Event Report: JSS presents Honkaku Shochu & Awamori

JSS already called us into the Shimbashi Information Center for a sake session, so this time around they summoned us to learn about honkaku shochu and awamori. Event report!

The Japan Sake and Shochu Makers Association (“JSS“) is a massive trade union representing the interests of around 1700 sake makers and over 250 shochu makers. For the sake of comparison, DISCUS in the US represents around 250 distilleries, SWA in Scotland has about 90, and JSLMA–the trade union representing non-Japanese drink makers here in Japan–also has about 90.

This session focused specifically on honkaku shochu and awamori, the kind of shochus and awamoris that a lot of bartenders seem to be interested to explore these days. For simplicity, let’s just say honkaku refers to single-distilled shochus made in a pot still.

Jumping right into the data, while domestic shipments of sake have been in decline since peaking in the early 1970s, shipments of shochu have seen a slight increase. Exports of sake and shochu are very different story: sake has exploded while shochu is yet to take off. Clearly, that’s a situation JSS and its members want to change.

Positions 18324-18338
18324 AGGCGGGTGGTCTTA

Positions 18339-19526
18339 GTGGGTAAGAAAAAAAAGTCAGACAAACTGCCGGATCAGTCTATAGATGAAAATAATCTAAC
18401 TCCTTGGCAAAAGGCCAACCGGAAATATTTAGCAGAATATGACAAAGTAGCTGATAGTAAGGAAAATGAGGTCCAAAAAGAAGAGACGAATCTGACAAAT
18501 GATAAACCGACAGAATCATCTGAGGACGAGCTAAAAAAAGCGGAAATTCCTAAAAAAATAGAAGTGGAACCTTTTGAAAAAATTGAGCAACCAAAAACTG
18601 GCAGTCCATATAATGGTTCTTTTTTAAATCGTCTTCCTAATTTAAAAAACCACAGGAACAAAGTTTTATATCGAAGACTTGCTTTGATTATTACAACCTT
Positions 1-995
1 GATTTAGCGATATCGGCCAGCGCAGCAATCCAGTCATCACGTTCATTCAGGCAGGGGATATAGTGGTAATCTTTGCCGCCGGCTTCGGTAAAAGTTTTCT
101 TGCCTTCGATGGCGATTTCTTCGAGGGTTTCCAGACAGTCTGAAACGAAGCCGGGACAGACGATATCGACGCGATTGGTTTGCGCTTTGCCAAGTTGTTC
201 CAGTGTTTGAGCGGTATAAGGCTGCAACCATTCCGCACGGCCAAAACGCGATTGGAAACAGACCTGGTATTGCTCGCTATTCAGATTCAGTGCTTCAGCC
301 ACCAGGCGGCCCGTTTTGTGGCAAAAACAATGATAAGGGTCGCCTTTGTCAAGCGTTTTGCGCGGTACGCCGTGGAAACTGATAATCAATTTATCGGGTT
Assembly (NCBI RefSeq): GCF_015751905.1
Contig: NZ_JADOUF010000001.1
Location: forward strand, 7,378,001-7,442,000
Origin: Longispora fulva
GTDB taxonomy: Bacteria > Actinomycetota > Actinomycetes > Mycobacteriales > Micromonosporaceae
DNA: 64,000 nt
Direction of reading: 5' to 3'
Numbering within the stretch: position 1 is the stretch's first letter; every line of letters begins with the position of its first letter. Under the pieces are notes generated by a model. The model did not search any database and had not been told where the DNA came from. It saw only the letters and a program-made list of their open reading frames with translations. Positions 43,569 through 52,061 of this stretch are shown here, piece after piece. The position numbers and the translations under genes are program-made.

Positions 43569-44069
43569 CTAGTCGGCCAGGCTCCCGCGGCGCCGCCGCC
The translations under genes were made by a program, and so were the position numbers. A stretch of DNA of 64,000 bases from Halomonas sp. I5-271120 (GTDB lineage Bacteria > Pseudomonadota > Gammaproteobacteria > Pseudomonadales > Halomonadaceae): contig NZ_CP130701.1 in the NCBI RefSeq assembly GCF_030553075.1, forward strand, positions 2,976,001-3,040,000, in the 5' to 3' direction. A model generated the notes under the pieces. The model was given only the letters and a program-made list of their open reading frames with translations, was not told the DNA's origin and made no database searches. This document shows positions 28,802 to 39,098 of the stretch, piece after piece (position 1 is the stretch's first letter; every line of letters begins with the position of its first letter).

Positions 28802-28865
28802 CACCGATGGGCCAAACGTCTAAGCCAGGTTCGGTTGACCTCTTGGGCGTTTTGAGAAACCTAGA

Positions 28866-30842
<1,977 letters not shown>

Even many die-hard spirits fans outside of Japan haven’t heard of shochu, so the first step is education. That brings us to today’s session. We heard a basic recap of the main styles of shochu, and had some samples to go along with them. Sweet potato, barley, rice, awamori, brown sugar — I personally wouldn’t translate kokuto as “brown sugar” — and some bonus samples to highlight how varied shochu aromas can be. Notably, we didn’t get any kasutori shochu or hanatare.

The sample lineup at the bar included several well-known brands like Komasa Jyozo’s Kura no Shikon The Orange (sweet potato), Torikai Shuzo’s Ginka Torikai (rice), Kikaijima Shuzo’s namesake (kokuto), Hamada Distillery’s ever-present Daiyame (sweet potato), Osuzuyama Distillery’s Yamaneko (sweet potato), and Zuisen Distillery’s Zuisen Omoro 18. Plenty of options for discerning drinkers.

My hope is that JSS offers similar sessions in the future going quite a bit deeper into each style of shochu. Given JSS represents so many different shochu distilleries, it’s not much of a stretch to say that they have access to what amounts to Japan’s entire body of knowledge about the category, so it’s up to them how they choose to share.

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